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13 pages, 985 KiB  
Article
Assessing the Potential of Algae Extracts for Extending the Shelf Life of Rainbow Trout (Oncorhynchus mykiss) Fillets
by María I. Sáez, María D. Suárez, Francisco J. Alarcón and Tomás F. Martínez
Foods 2021, 10(5), 910; https://doi.org/10.3390/foods10050910 - 21 Apr 2021
Cited by 22 | Viewed by 3121
Abstract
This study evaluates the potential of different algae extracts (Crassiphycus corneus, Cc; Ulva ohnoi, Uo; Arthrospira platensis, Ap; Haematococcus pluvialis, Hp) as additives for the preservation of rainbow trout fillets. The extracts were prepared [...] Read more.
This study evaluates the potential of different algae extracts (Crassiphycus corneus, Cc; Ulva ohnoi, Uo; Arthrospira platensis, Ap; Haematococcus pluvialis, Hp) as additives for the preservation of rainbow trout fillets. The extracts were prepared with different water to ethanol ratios from the four algae species. The highest ferric reducing antioxidant power (FRAP) was observed in Uo extracted in 80% ethanol. Ap aqueous extract also had considerable FRAP activity, in agreement with a high total phenolic content. Radical scavenging activity (DPPH) was higher in Cc 80% ethanol extract, in agreement with a high total carotenoid content. In fact, when the algae aqueous extracts were assayed on the fish fillets, their antioxidant activity exceeded that of ascorbic acid (ASC). All algae extracts delayed microbial growth and lipid oxidation processes in trout fillets throughout the cold storage period compared to controls, and also improved textural parameters, these effects being more evident for Ap and Hp. With respect to the color parameters, the Hp extract prevented the a* values (redness) from decreasing throughout cold storage, a key point when it comes to colored species, not least salmonids. On the other hand, the Ap extract was not as effective as the rest of treatments in avoiding a* and b* decrease throughout the storage period, and thereby the color parameters were impaired. The results obtained, together with the natural origin and the viability for large-scale cultivation, make algae extracts interesting fish preservative agents for the food industry. Full article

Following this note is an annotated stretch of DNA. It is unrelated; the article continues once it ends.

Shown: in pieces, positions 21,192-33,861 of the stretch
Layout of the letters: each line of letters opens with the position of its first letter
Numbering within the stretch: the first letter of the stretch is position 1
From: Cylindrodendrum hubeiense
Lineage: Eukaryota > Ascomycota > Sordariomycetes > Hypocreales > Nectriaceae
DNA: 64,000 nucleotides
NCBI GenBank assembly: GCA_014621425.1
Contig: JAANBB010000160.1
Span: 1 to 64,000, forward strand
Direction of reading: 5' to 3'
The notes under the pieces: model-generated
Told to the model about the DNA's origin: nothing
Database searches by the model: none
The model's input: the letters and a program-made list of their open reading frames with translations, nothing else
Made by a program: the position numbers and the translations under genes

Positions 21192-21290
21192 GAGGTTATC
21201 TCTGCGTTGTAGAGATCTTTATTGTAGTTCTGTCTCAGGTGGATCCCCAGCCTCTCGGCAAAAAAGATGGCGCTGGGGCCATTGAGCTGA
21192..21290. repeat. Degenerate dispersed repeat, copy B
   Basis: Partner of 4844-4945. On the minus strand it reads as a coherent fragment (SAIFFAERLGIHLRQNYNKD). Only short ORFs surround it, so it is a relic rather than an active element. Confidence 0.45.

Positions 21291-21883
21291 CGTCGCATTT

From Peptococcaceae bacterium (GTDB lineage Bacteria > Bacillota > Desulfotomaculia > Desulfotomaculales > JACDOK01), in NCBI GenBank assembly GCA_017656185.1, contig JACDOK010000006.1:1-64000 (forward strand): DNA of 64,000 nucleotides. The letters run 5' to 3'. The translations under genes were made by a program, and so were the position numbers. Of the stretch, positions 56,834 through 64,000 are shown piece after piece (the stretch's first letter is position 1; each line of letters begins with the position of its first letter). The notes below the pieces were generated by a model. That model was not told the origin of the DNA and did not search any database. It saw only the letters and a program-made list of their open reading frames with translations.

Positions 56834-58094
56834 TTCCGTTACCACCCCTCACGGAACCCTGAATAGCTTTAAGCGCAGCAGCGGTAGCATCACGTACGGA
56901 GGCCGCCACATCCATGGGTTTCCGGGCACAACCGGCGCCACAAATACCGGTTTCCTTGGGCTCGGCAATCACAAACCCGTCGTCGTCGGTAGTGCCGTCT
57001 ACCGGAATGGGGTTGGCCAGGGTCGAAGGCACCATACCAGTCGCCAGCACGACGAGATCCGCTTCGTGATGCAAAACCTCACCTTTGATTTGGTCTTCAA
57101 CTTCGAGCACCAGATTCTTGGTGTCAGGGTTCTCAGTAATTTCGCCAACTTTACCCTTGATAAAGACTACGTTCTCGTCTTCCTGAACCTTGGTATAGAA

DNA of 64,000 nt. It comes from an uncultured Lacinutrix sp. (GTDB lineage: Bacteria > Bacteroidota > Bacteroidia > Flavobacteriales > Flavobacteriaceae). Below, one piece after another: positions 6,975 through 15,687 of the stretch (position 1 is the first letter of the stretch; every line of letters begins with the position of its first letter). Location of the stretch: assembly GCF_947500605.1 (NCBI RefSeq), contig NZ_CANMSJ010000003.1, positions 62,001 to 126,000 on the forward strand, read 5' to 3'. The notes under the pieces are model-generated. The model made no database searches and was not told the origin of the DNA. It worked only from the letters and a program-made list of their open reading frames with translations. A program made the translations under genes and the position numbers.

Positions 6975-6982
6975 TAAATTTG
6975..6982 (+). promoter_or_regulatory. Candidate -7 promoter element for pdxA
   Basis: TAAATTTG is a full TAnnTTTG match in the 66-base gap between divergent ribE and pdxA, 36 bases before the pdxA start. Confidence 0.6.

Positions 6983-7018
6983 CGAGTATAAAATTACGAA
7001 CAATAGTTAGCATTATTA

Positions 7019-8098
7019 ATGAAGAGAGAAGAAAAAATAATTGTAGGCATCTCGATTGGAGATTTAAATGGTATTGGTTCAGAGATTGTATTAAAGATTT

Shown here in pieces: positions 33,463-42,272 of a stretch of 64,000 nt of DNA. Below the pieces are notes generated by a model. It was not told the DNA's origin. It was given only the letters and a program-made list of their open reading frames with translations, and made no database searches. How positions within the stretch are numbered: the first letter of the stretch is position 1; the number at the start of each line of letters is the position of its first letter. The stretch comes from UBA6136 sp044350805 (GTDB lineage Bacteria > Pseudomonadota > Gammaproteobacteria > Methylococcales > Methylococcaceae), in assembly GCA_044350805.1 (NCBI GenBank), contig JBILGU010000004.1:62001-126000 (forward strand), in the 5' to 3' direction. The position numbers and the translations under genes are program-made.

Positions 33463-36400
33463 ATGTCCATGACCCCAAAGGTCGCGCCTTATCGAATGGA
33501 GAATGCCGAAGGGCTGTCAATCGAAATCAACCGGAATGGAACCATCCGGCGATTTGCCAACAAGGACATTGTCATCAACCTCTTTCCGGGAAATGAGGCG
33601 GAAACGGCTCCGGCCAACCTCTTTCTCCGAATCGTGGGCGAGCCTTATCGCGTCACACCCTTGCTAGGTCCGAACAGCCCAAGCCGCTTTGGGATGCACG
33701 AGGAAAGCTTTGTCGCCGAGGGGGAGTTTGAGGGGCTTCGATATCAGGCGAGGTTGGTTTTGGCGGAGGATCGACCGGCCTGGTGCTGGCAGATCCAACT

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16 pages, 1785 KiB  
Article
Effect of Cross-Linked Alginate/Oil Nanoemulsion Coating on Cracking and Quality Parameters of Sweet Cherries
by Camilo Gutiérrez-Jara, Cristina Bilbao-Sainz, Tara McHugh, Bor-Sen Chiou, Tina Williams and Ricardo Villalobos-Carvajal
Foods 2021, 10(2), 449; https://doi.org/10.3390/foods10020449 - 18 Feb 2021
Cited by 15 | Viewed by 3089
Abstract
The cracking of sweet cherries causes significant crop losses. Sweet cherries (cv. Bing) were coated by electro-spraying with an edible nanoemulsion (NE) of alginate and soybean oil with or without a CaCl2 cross-linker to reduce cracking. Coated sweet cherries were stored at [...] Read more.
The cracking of sweet cherries causes significant crop losses. Sweet cherries (cv. Bing) were coated by electro-spraying with an edible nanoemulsion (NE) of alginate and soybean oil with or without a CaCl2 cross-linker to reduce cracking. Coated sweet cherries were stored at 4 °C for 28 d. The barrier and fruit quality properties and nutritional values of the coated cherries were evaluated and compared with those of uncoated sweet cherries. Sweet cherries coated with NE + CaCl2 increased cracking tolerance by 53% and increased firmness. However, coated sweet cherries exhibited a 10% increase in water loss after 28 d due to decreased resistance to water vapor transfer. Coated sweet cherries showed a higher soluble solid content, titratable acidity, antioxidant capacity, and total soluble phenolic content compared with uncoated sweet cherries. Therefore, the use of the NE + CaCl2 coating on sweet cherries can help reduce cracking and maintain their postharvest quality. Full article
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22 pages, 1898 KiB  
Article
Effects of Whey Protein Isolate-Based Film Incorporated with Tarragon Essential Oil on the Quality and Shelf-Life of Refrigerated Brook Trout
by Maria-Ioana Socaciu, Melinda Fogarasi, Elemér Lajos Simon, Cristina Anamaria Semeniuc, Sonia Ancuţa Socaci, Andersina Simina Podar and Dan Cristian Vodnar
Foods 2021, 10(2), 401; https://doi.org/10.3390/foods10020401 - 11 Feb 2021
Cited by 31 | Viewed by 3875
Abstract